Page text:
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Pamela Love's Bookcase

Pamela Love (born 1982) is an American jewelry designer based in New York City.

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From Ancient Times to the 19th Century

Togas, turbans, tailcoats, and top hats: The evolution of style from antiquity to 1888

Originally published in France between 1876 and 1888, Auguste Racinet’s Le Costume historique was the most wide-ranging and incisive study of clothing ever attempted. Covering the world history of costume, dress, and style from antiquity through to the end of the 19th century, the six volume work remains completely unique in its scope and detail.

TASCHEN’s complete reprint presents Racinet’s exquisitely precise and colored illustrations, as well as his delightful descriptions and often witty comments. Spanning everything from ancient Etruscan attire to French women’s couture, material is arranged according to Racinet’s orginal organization by culture and subject. As expansive in its reach as it is passionate in its research and attention to detail, The Complete Costume History is an invaluable reference for students, designers, artists, illustrators, and historians; and a rich source of inspiration for anyone with an interest in clothing and style.

About the Series: Bibliotheca Universalis — Compact cultural companions celebrating the eclectic TASCHEN universe at an unbeatable, democratic price! Since we started our work as cultural archaeologists in 1980, the name TASCHEN has become synonymous with accessible, open-minded publishing. Bibliotheca Universalis brings together nearly 100 of our all-time favorite titles in a neat new format so you can curate your own affordable library of art, anthropology, and aphrodisia. Bookworm’s delight — never bore, always excite!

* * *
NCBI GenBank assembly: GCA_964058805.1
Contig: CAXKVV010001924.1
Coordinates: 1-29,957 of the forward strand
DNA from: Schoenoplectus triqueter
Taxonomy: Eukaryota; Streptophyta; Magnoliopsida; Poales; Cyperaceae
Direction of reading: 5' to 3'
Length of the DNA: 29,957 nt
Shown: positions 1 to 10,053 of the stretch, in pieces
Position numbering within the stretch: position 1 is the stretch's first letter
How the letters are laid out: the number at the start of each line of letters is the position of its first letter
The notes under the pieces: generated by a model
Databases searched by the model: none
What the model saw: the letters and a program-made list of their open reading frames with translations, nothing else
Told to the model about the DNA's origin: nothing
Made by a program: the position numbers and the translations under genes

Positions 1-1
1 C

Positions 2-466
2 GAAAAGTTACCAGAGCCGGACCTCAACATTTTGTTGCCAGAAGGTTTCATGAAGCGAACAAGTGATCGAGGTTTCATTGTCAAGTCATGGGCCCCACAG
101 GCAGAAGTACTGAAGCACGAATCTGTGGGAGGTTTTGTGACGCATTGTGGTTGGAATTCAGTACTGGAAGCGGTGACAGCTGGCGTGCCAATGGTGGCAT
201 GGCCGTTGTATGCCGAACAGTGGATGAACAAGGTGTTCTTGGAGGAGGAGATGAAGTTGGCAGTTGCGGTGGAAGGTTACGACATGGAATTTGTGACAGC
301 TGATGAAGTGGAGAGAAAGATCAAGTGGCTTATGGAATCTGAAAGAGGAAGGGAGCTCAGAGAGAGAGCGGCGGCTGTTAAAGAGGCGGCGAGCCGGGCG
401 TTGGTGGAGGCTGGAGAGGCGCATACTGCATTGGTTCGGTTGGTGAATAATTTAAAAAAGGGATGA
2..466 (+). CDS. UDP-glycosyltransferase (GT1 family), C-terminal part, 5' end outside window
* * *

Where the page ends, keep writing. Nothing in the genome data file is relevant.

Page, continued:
Found via: Ideal Bookshelf

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Essays

The first nonfiction work by one of the most distinctive prose stylists of our era, Slouching Towards Bethlehem remains, forty years after its first publication, the essential portrait of America― particularly California―in the sixties. It focuses on such subjects as John Wayne and Howard Hughes, growing up a girl in California, ruminating on the nature of good and evil in a Death Valley motel room, and, especially, the essence of San Francisco's Haight-Ashbury, the heart of the counterculture.

Found via: Ideal Bookshelf

Banned in America for almost thirty years because of its explicit sexual content, this companion volume to Miller’s Tropic of Cancer chronicles his life in 1920s New York City. Famous for its frank portrayal of life in Brooklyn’s ethnic neighborhoods and Miller’s outrageous sexual exploits, The Tropic of Capricorn is now considered a cornerstone of modern literature.

Found via: Ideal Bookshelf

Raymond Carver’s third collection of stories, a finalist for the Pulitzer Prize, including the canonical titular story about blindness and learning to enter the very different world of another.  These twelve stories mark a turning point in Carver’s work and “overflow with the danger, excitement, mystery and possibility of life. . . . Carver is a writer of astonishing compassion and honesty. . . . his eye set only on describing and revealing the world as he sees it. His eye is so clear, it almost breaks your heart” (Jonathan Yardley, Washington Post Book World).

From the eBook edition.

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Found via: Ideal Bookshelf